11. Telegram From the United States Delegation at the North Atlantic Ministerial Meeting to the Department of State1

Polto 1019. Following is brief outline NAC Ministerial meeting morning December 15th. Verbatim text being air pouched.2

Agenda Item I.

SG outlined report C–M (55) 122.3 Report noted by Council.

Agenda Item II.

SG asked Chairman Military Committee outline intelligence survey (MCM–4–55).4 Highlights: (a) Soviet ground forces superior to West’s and improving; (b) Soviet naval forces real threat; (c) Soviet air force increasing in effectiveness and no NATO country beyond range; (d) USSR has nuclear weapons and has the initiative. Concluded “military threat greater than ever before.” No comments. Report noted.

Trends and implications of Soviet policy (C–M(55)121).5 Secretary Dulles led off. Described past year as kaleidoscopic. Recalled [Page 29] circumstances year ago when USSR threatening direct action if London and Paris Accords ratified and Germany brought into NATO. Said had expressed view then that ratification would not produce violence but the reverse. After ratification,6 USSR changed policy. Austrian treaty followed; Soviet pilgrimage to Belgrade,7 overtures for high level talks. West responded to test validity Soviet overtures. Summit Conference preceded by NAC session.8 Sec described Summit Conference in terms gains for both West and East. For West: evidence of sincerity of desire for peaceful settlement, as indicated by proposals for exchange of aerial blue prints.9 Gain to East: appearance of respectability. Described position of Soviet Delegation as ambiguous; smiling but hard beneath, e.g. Bulganin final speech.10 Ambiguity resolved at second Geneva meeting.11 Advantage of second Geneva was that Western positions brought into complete harmony. USSR openly repudiated agreement at Summit by refusing free elections in Germany. Geneva II brought into open rigidity Soviet position re GDR and other satellites. Security proposals of West smoked out USSR and showed that fear of Germany was not compelling motive. Showed that USSR could not contemplate election which would jeopardize Communist regimes in East Germany and elsewhere. This estimate, Sec said, was confirmed by Yugoslavs during his recent trip.12 On East-West contacts, Soviets showed similar rigidity. On disarmament, no progress.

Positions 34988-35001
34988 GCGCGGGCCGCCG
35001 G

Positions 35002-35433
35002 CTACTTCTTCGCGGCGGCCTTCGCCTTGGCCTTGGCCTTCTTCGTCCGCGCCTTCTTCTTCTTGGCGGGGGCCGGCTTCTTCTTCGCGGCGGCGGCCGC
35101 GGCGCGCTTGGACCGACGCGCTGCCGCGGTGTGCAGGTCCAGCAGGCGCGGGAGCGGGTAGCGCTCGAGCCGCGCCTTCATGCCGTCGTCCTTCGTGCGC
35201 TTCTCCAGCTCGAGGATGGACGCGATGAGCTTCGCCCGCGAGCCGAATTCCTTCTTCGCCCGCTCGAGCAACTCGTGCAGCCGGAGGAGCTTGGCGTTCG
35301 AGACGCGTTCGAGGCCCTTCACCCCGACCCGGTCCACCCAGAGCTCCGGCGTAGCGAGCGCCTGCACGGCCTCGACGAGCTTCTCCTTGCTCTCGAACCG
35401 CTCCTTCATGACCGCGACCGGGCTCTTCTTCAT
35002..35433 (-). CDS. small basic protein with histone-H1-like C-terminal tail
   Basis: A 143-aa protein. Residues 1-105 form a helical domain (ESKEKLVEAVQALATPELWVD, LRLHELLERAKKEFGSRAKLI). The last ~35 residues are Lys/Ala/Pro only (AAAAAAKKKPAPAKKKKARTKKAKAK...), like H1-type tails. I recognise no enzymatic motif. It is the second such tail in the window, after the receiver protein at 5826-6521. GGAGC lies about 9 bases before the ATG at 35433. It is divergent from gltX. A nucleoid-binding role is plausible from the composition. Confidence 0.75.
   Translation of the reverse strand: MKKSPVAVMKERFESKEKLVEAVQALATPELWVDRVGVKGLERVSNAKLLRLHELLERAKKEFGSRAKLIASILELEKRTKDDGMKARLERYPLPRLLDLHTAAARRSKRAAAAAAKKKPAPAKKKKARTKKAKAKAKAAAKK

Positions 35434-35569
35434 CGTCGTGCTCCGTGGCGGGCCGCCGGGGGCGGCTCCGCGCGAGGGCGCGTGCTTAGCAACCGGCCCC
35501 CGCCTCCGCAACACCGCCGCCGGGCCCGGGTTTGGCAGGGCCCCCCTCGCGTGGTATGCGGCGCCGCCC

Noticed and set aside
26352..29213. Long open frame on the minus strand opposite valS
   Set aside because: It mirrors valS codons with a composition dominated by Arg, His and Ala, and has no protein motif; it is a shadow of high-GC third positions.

In analyzing reasons for rigid Soviet position, Sec gave three elements—strength of Soviet armed forces, fear of satellite reaction, and return to Stalinist doctrine. Since close of Geneva II, further revelations of Soviet policy are apparent. There seems to be no present intent on part USSR to resume direct action, probably because of [Page 30] atomic capability of West. Indirect actions and threats have taken new form, more dangerous, particularly in NEA and SEA. Squeeze is definitely on Middle East, which very important to NATO, as its oil essential. Soviet method is to exacerbate old antagonisms, e.g. USSR identification with Arab States versus Israel, India versus Pakistan, Afghanistan versus Pakistan. USSR possesses three surpluses: arms (those being replaced by newer models), technicians, and words. Sec expects USSR to use all three in stirring up trouble Middle East and South Asia. In summary, year has been typical of zig-zag tactics. First threats, then smiles, then rigidity, then pressure in NEA and Asia. NATO has successfully met all threats in past and can do so now.

Pinay next speaker. Referred to two documents submitted by US under this item.13 Describing Geneva I as conference where “we didn’t learn anything we didn’t already know” Pinay said that balance of power in Europe had forced Soviets to turn to Asia and NEA. USSR has advantage of making deals with Middle East and Asian countries “without political strings.” Pointing to evidence that Soviet rate of production increasing much faster than in NATO, Pinay said USSR will have new field of maneuver as result of economic trends. NATO must develop on economic and psychological plane to keep pace. Must not relax. Forces must be maintained, but must be flexible. Unity of action among NATO countries in economic and political fields is also called for. NATO must search for ways and means meeting Soviet economic threat in underdeveloped areas. Not making a concrete proposal now, but perhaps NATO might consider proposing a plan to UN for economic development underdeveloped areas, or perhaps NATO should consider undertaking “point 4”14 activities itself. It is clear that something more than military required of NATO.